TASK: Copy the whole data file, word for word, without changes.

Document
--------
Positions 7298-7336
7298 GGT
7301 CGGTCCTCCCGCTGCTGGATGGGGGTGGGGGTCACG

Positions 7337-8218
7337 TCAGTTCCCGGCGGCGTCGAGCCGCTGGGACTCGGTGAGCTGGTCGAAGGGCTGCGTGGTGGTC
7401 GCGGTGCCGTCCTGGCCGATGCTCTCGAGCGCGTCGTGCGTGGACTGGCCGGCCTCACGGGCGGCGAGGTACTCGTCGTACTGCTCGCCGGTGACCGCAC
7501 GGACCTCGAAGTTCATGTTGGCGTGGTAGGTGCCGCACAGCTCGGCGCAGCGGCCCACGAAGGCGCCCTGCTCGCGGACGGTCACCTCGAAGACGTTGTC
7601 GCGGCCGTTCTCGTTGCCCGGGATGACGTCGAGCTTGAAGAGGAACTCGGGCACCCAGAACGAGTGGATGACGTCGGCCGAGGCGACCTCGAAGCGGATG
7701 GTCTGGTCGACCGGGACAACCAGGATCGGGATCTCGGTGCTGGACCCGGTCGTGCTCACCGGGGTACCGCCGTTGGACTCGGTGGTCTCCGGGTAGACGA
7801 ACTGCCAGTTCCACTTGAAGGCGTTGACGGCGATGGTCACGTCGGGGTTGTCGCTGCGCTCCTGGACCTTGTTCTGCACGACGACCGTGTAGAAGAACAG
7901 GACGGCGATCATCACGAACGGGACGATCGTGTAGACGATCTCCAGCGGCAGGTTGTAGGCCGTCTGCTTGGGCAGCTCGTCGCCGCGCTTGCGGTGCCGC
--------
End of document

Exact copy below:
Positions 7298-7336
7298 GGT
7301 CGGTCCTCCCGCTGCTGGATGGGGGTGGGGGTCACG

Positions 7337-8218
7337 TCAGTTCCCGGCGGCGTCGAGCCGCTGGGACTCGGTGAGCTGGTCGAAGGGCTGCGTGGTGGTC
7401 GCGGTGCCGTCCTGGCCGATGCTCTCGAGCGCGTCGTGCGTGGACTGGCCGGCCTCACGGGCGGCGAGGTACTCGTCGTACTGCTCGCCGGTGACCGCAC
7501 GGACCTCGAAGTTCATGTTGGCGTGGTAGGTGCCGCACAGCTCGGCGCAGCGGCCCACGAAGGCGCCCTGCTCGCGGACGGTCACCTCGAAGACGTTGTC
7601 GCGGCCGTTCTCGTTGCCCGGGATGACGTCGAGCTTGAAGAGGAACTCGGGCACCCAGAACGAGTGGATGACGTCGGCCGAGGCGACCTCGAAGCGGATG
7701 GTCTGGTCGACCGGGACAACCAGGATCGGGATCTCGGTGCTGGACCCGGTCGTGCTCACCGGGGTACCGCCGTTGGACTCGGTGGTCTCCGGGTAGACGA
7801 ACTGCCAGTTCCACTTGAAGGCGTTGACGGCGATGGTCACGTCGGGGTTGTCGCTGCGCTCCTGGACCTTGTTCTGCACGACGACCGTGTAGAAGAACAG
7901 GACGGCGATCATCACGAACGGGACGATCGTGTAGACGATCTCCAGCGGCAGGTTGTAGGCCGTCTGCTTGGGCAGCTCGTCGCCGCGCTTGCGGTGCCGC